Gene therapy research highlights RPGR-associated X-linked RP

Digital EditionOphthalmology Times: December 2022
Volume 47
Issue 12

According to researcher, the treatment offers improved retinal sensitivity, visual function, and mobility.

Reviewed by Michel Michaelides, MD

AAV5-RPGR gene therapy demonstrated an adverse events profile that was anticipated and manageable. Most events were associated with the surgery to deliver the vector and resolved without intervention.

The gene therapy botaretigene sparoparvovec (formerly AAV5-RPGR; MeiraGTx Holdings plc and Janssen Pharmaceuticals, Inc) for the treatment of a common and severe form of retinitis pigmentosa (RP), RPGR-associated X-linked RP, demonstrated improvements in retinal sensitivity and visual function compared with controls and had a manageable adverse event profile, according to Michel Michaelides, MD, from the University of College London Institute of Ophthalmology and Moorfields Eye Hospital in London, United Kingdom.

In a multicenter phase 1/2 safety study conducted in the US and UK, Michaelides and colleagues conducted a dose-escalation trial of AAV5-RPGR that included low, intermediate, and high doses of the gene therapy administered to 3, 4, and 3 adults, respectively. An intermediate dose was also administered to 3 children.

The study design also included an expansion phase once the dosing was confirmed; the expansion cohort included low- and intermediate-dose arms with 8 and 11 patients, respectively, and a concurrent control arm in which a low or intermediate dose was deferred for 6 months in 13 patients, Michaelides said.

All patients in the study were boys 5 years and older and had RP resulting from a disease-causing variant in RPGR. In addition, optical coherence tomography showed relative preservation of central retinal structure.

Gene therapy safety

Michaelides reported that AAV5-RPGR gene therapy demonstrated an adverse events profile that was anticipated and manageable. Most events were associated with the surgery to deliver the vector and resolved without intervention.

During the dose-escalation phase, 1 retinal detachment developed and resolved with treatment, as well as 1 case of panuveitis associated with the low dose. In the dose-expansion phase, the intraocular pressure increased in 1 patient and resolved with treatment. When an additional steroid regimen was used during the expansion phase, the adverse events related to inflammation decreased, Michaelides explained.

Gene therapy efficacy

Pooling of the data from the low- and intermediate-dose groups showed an improvement in the mean retinal sensitivity in adults at 6 months compared with the untreated controls. The treatment showed a 2-decibel improvement seen with static perimetry compared with controls and 1 decibel by microperimetry, Michaelides noted. A sensitivity analysis based on phase 3 criteria resulted in exclusion of 2 patients each from the treatment and control groups. Once they were excluded, a greater significance (P < .001) difference was evident.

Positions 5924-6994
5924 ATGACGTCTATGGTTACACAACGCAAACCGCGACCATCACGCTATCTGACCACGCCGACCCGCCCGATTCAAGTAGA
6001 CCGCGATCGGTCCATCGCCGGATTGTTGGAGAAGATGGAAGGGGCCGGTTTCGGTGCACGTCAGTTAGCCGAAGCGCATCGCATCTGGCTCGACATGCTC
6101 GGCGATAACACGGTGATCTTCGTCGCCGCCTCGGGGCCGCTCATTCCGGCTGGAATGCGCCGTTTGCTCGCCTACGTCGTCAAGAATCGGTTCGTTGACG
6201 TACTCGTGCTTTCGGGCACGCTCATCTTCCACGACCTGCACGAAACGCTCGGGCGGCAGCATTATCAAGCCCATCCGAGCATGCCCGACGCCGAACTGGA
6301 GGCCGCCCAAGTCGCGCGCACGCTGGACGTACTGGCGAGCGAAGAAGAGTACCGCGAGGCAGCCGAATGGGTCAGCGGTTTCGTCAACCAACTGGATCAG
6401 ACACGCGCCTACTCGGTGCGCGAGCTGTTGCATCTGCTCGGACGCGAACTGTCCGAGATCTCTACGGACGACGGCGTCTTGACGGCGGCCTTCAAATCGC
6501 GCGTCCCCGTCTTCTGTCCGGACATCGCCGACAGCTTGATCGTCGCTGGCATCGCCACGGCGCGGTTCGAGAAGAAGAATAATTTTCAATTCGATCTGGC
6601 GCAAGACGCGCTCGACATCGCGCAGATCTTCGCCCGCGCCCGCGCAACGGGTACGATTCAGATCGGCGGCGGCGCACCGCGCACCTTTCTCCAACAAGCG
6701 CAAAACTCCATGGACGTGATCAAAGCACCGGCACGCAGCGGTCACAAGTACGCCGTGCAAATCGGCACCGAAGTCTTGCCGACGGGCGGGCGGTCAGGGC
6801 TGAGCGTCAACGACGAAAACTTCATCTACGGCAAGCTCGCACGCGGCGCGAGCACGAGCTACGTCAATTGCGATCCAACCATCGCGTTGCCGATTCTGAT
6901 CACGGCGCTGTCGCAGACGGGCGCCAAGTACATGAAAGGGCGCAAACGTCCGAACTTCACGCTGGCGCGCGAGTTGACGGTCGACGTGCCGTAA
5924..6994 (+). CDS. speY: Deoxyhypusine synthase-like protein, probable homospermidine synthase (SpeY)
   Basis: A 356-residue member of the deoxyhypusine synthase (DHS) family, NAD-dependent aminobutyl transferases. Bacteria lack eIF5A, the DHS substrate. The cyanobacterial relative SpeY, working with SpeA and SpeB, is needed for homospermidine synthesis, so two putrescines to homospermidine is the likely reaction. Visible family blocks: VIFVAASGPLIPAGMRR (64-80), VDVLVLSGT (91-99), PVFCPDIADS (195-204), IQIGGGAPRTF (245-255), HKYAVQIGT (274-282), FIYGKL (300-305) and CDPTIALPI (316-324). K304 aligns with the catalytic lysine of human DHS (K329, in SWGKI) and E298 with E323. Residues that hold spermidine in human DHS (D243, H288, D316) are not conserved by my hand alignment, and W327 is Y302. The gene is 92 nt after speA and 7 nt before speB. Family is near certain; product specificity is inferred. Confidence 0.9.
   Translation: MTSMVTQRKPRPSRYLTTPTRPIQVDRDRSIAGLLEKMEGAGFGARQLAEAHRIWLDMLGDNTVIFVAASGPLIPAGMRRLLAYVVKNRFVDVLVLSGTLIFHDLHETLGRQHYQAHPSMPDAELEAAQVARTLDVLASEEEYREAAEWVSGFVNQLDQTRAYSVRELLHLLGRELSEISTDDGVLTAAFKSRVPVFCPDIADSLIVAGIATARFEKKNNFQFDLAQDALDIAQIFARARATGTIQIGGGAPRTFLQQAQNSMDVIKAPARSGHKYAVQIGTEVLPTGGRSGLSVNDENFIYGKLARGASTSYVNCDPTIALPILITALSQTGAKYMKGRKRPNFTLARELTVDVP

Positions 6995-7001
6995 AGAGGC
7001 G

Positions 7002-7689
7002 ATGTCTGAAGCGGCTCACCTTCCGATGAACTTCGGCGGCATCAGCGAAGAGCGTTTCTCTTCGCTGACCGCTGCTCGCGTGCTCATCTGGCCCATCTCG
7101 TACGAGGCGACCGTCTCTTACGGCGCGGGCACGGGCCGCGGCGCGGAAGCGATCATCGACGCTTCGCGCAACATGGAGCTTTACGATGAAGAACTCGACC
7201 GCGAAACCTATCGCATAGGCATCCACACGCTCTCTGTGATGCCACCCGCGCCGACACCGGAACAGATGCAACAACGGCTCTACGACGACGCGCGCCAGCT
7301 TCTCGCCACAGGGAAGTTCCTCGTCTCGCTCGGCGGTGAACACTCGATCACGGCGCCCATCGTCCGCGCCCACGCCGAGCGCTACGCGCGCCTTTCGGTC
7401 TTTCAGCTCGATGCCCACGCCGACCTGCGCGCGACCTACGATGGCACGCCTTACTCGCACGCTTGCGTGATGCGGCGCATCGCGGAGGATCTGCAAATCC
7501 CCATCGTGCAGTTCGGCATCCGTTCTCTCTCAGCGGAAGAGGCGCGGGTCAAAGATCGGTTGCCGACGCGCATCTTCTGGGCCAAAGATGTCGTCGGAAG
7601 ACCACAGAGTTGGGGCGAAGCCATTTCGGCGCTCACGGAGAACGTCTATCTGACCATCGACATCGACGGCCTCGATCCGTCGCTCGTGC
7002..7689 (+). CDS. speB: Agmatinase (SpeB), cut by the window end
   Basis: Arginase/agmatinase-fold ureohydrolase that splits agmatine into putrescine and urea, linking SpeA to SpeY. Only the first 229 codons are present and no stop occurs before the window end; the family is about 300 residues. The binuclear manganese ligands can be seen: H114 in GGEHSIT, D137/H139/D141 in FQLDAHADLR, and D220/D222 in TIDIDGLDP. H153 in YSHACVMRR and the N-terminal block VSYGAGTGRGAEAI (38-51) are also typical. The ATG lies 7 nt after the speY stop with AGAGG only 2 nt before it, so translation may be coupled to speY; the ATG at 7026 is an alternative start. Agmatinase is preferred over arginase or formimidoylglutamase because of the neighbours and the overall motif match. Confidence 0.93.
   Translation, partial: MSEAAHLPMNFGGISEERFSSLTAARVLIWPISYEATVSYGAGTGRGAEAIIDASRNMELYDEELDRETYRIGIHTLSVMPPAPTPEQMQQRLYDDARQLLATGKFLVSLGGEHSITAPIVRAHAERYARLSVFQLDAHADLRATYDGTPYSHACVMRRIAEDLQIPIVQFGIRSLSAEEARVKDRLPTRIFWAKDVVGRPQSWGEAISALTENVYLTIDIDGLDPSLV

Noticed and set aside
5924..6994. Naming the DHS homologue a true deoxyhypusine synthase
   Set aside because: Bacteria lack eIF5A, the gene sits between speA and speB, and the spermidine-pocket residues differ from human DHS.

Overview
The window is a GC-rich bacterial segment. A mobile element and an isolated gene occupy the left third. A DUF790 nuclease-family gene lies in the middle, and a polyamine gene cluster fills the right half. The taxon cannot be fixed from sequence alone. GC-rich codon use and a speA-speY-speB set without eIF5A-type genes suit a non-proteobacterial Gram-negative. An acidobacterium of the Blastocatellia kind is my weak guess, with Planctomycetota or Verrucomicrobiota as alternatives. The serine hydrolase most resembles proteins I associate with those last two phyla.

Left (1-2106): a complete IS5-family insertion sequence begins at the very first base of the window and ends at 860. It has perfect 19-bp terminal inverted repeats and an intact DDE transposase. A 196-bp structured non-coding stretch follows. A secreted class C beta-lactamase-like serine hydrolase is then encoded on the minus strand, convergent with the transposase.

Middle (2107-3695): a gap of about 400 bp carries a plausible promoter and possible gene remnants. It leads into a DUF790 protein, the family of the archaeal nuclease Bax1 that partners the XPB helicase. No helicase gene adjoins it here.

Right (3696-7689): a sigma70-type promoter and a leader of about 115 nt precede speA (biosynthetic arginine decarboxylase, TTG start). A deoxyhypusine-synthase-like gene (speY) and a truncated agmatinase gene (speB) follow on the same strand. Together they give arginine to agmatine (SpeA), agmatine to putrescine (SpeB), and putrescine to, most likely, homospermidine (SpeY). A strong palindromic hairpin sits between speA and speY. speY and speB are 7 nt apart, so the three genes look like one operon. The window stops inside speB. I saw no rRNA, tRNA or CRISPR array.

A pointwise responder analysis of the static perimetry of the pooled data from the adults treated with low and intermediate doses showed improvement with both doses compared with untreated controls. Michaelides defined a responder as a patient with at least a 7-decibel improvement compared with baseline at 5 or more loci, with the same 5 loci showing improvement at 2 evaluations after treatment.

At week 26 after treatment, 26% of patients in the pooled data group satisfied the definition of responder, and that increased to 48% at week 52. In the control group, 20% were responders at week 26, with no additional data for week 52 (because patients in the control group receive treatment after week 26 assessments), Michaelides reported.

The sensitivity analysis using phase 3 criteria applied to the pooled data showed 24% and 48%, respectively, at the same time points. In the control group the responder rate was 0%.

Practical considerations

Patients were exposed to a mobility maze 9 months after treatment to determine how the visual improvements might contribute to their ability to negotiate in a real-world setting.

Michaelides highlighted the results achieved in the maze with a light level of 1 lux by a patient treated with the intermediate dose. When the patient went through the maze at baseline before treatment, he completed the maze in 61.7 seconds with 2 errors; at 9 months, the patient traversed the maze in 16.4 seconds with no errors.

“This is a dramatic representation of the impact this gene therapy can have,” Michaelides said.

When considering all treated patients, the investigators observed significant reductions in walk time at week 26 compared with baseline and compared with untreated controls. When phase 3 criteria were applied, the results were significant at lux levels of 1, 2, and 16.

“We found a good safety profile and have seen improvements in retinal sensitivity and functional vision compared [with] the control group at 6 months,” Michaelides concluded. “Importantly, all domains in the low-luminance questionnaire trended positively, with the extreme lighting domain nominally significant. Considering these strong findings, a phase 3 study is underway.”

Michel Michaelides, MD

E: michel.michaelides@ucl.ac.uk

Michaelides is a consultant to and owns equity in MeiraGTx Holdings plc.

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